I laid there at an isolated room near the operating room. I had to relax. At 7:30am, they woke me up and pushed my bed to the operating room, transferred me to the operating table, and my anesthesiologist briefed me on my prep. I also talked to my surgeon. His words were reassuring.
Then my anesthesiologist told me that she would sedate me. I counted 1, 2, 3 — and God knows what number I stopped counting by then. I think it was quarter to 12 when I woke to noises inside my room at the 11th floor.
Somebody who was in white said, “Ma’am, okay na ma’am. Nandito na po kayo sa kwarto ninyo.” (It’s okay ma’am. You’re here in your room.) Ahhh… so I did not have to go to the recovery room, I thought. It was later explained that it was a protocol not to “mix” a KT patient with other patients since we were at a very vulnerable stage after the operation.
Soon after, the anesthesia was wearing off.
I think I cried. No, I think I shouted and was looking for my Mamang. She was right there but she could not come near me. She told me, a few days after, that I was sobbing so hard, and was asking her if everything went well, that I looked for my Papang, for my Ate Inday, and my donor.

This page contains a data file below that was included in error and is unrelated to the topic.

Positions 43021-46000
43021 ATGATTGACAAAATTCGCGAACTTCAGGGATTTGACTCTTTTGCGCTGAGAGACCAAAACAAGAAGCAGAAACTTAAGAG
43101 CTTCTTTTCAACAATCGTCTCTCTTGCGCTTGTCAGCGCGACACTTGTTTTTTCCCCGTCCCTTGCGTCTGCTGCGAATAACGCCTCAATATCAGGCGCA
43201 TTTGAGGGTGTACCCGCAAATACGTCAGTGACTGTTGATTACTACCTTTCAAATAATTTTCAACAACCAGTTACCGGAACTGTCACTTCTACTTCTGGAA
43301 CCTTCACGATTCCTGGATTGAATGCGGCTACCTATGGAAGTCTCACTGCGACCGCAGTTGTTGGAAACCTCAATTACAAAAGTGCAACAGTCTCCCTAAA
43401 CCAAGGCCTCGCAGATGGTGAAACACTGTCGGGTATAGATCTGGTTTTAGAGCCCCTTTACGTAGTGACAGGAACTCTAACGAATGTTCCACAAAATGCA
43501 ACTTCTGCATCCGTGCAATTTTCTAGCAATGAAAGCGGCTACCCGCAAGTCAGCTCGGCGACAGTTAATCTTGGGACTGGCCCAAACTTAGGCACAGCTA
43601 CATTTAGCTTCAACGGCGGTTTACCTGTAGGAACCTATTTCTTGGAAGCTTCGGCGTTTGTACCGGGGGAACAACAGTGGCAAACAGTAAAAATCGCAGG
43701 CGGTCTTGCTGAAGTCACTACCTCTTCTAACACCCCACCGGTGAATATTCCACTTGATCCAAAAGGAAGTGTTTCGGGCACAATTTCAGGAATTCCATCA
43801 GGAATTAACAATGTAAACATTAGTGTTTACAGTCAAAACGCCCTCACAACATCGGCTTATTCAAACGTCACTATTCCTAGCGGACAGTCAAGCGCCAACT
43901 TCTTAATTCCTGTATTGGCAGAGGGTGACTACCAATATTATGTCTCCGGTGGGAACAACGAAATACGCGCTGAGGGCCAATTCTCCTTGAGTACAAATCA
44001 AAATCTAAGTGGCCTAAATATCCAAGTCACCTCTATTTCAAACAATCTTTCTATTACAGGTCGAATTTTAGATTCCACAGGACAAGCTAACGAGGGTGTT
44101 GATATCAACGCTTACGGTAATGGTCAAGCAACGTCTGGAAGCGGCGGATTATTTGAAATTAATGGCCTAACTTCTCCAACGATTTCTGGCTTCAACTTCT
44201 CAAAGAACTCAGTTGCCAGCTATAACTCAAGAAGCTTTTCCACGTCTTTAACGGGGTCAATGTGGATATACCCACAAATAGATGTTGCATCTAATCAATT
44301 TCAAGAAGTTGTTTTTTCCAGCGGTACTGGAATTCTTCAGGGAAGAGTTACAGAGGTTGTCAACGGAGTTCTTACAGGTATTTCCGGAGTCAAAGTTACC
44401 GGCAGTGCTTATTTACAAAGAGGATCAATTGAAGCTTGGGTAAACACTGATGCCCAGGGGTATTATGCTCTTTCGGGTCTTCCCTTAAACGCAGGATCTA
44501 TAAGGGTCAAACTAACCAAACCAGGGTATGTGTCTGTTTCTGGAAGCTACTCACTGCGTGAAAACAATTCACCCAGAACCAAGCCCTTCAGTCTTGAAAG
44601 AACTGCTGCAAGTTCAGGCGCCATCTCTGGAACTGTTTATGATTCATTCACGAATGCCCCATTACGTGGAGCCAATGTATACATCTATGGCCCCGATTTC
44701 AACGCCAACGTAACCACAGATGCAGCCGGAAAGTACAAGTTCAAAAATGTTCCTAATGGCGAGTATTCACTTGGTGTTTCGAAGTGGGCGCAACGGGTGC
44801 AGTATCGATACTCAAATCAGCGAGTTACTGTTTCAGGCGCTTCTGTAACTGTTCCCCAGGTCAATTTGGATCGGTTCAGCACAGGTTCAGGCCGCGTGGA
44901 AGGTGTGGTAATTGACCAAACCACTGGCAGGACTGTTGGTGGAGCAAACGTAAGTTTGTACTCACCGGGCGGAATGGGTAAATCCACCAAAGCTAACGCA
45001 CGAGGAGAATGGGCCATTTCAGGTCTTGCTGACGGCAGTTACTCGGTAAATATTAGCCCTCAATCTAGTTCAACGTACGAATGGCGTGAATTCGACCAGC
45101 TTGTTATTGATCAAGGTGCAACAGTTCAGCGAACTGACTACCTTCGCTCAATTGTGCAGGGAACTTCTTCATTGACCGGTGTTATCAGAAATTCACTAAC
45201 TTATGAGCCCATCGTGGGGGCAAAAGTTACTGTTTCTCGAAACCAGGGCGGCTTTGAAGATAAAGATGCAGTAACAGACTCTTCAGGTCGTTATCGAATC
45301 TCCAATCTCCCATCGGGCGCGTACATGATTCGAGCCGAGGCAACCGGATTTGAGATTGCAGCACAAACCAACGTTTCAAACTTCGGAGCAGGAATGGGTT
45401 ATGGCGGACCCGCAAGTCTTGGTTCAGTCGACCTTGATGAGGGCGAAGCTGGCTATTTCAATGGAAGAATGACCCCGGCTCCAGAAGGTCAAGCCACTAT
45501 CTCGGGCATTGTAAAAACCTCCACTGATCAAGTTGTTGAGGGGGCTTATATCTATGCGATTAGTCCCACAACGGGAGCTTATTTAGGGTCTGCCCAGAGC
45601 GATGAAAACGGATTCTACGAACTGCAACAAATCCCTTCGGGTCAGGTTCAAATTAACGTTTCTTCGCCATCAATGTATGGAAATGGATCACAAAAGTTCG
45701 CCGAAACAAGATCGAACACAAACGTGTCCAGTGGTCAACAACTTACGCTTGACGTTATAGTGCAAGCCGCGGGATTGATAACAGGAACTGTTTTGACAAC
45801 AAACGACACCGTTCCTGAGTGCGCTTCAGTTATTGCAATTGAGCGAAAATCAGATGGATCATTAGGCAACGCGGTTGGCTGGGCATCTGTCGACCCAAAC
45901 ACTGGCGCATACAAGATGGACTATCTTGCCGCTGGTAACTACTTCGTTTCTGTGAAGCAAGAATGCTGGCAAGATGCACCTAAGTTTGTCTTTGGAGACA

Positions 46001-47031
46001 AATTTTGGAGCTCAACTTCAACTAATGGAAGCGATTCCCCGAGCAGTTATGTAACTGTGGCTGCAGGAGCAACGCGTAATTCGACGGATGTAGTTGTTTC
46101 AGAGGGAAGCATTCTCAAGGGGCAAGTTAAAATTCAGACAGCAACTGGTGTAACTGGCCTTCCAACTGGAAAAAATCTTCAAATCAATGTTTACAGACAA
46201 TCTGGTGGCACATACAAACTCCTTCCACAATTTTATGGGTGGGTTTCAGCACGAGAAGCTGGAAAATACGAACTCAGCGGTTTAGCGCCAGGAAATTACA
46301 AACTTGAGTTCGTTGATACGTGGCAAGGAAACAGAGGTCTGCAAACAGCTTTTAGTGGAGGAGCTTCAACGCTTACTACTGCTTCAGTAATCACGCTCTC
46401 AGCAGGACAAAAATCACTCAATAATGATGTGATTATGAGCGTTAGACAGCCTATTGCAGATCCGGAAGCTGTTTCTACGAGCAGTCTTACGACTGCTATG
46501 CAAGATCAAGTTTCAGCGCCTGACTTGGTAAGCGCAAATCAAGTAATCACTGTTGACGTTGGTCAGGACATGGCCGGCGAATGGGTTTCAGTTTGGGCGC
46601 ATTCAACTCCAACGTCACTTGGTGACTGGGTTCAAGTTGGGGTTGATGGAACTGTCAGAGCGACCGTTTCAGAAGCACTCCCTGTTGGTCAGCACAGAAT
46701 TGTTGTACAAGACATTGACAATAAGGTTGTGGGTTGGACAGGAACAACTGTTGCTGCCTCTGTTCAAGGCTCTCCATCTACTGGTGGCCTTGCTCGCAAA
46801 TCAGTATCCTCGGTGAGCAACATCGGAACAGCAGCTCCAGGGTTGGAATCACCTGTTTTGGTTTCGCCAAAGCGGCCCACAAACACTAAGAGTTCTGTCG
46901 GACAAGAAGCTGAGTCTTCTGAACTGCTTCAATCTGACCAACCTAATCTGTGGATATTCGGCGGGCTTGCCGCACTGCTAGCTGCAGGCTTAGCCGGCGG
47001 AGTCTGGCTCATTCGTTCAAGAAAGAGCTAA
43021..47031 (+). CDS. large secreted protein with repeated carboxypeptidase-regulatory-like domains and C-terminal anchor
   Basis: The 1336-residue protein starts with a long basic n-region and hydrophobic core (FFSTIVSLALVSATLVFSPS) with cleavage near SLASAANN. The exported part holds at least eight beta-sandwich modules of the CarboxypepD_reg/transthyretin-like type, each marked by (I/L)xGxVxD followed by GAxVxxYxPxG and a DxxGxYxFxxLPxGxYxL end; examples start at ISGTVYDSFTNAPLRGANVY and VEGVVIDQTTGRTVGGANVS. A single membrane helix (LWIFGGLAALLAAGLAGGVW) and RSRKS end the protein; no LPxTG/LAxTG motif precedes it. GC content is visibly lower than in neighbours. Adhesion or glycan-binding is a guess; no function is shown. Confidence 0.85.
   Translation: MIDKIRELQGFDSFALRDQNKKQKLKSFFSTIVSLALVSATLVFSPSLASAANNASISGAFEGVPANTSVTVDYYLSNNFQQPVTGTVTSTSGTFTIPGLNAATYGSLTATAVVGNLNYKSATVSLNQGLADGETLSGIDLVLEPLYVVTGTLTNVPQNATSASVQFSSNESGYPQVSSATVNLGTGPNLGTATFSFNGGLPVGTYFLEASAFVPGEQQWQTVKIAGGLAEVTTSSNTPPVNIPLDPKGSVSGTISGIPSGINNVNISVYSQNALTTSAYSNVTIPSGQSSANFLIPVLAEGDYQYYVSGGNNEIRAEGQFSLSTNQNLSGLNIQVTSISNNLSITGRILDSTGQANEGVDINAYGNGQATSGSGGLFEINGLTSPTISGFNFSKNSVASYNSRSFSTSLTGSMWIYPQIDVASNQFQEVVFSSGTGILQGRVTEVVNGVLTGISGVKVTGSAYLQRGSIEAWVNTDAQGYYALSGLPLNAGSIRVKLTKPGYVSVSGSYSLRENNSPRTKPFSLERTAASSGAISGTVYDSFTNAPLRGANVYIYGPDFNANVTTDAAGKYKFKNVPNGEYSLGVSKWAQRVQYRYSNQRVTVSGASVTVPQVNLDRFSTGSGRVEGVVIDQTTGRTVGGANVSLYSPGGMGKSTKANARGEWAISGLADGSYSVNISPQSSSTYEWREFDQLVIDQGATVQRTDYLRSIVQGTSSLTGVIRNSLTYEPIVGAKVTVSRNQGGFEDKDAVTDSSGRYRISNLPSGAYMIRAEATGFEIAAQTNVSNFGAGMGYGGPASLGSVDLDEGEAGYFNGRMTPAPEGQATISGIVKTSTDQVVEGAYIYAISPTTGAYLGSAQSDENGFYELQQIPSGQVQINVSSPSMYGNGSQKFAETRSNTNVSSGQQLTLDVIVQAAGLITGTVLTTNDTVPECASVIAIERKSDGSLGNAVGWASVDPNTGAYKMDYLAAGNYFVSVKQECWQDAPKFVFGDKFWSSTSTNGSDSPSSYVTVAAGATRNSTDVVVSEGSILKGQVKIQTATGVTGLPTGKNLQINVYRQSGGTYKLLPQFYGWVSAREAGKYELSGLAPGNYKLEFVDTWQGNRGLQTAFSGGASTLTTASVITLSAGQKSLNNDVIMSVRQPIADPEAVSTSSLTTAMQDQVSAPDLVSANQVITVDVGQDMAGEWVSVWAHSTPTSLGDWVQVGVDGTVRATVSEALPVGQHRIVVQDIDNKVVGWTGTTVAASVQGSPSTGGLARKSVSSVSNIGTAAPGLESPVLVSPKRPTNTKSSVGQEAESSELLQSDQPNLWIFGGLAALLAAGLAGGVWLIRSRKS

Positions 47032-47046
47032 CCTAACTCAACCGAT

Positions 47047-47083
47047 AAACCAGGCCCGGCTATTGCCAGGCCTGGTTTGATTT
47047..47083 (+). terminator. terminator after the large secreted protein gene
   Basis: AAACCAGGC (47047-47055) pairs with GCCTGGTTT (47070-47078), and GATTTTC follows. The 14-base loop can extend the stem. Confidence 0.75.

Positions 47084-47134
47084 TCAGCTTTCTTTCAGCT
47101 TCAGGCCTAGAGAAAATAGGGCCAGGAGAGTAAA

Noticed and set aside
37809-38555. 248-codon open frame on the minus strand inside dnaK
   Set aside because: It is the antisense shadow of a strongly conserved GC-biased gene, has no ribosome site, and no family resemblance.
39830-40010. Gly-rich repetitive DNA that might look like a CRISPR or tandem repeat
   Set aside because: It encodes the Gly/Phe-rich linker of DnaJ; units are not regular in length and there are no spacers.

So this is how it felt like.
I became emotional, almost dying. Probably when I was asleep, my body was relaxed but my mind was constantly running in circles, praying and hoping for the best, but worrying a million times more. It was a very rough seven days at the hospital. Everything was numbed; there were too many things attached on my sore body. I was totally dependent on everyone.
I was on liquid diet on Tuesday. I was allowed soft diet by Wednesday, and solid renal diet come Thursday until I was discharged on Sunday. My nephrologist, surgeon, and the nurses were so happy that I adjusted immediately. The dosage for one of my anti-rejection drugs was already reduced prior to discharge.
Today, June 30, 2016, while many are anticipating the inauguration of President Rodrigo Duterte, I’m celebrating the first month of my new kidney. I gave her the name “Kid.”
I silently pray, as I lit a candle for “her” cake, that she stays with me for as long as I take good care of her. There is always that fear of the unknown, of how long my Kid will sustain me. For some transplant patients, two years; others, five years. And for the lucky ones, ten years or more.
I met a KT survivor for more than a decade at the National Kidney and Transplant Institute. His new kidney was from a deceased donor. I have faith that Kid will be healthy as long as I live. I also pray to all who have shared the burden with me and my family especially on my finances, that God will return all the blessings and favors to them a hundred fold.
And to you, who is going through the same pain that I had, trust that God has a great plan for you. I am proof of that. AKTF! Always keep the faith!
[Entry 151, The SubSelfie Blog]
About the Author:
Ma. Bulaklak Ausente was a field correspondent for GMA News before her kidney problems. She now works as a Junior Desk Editor for the news organization.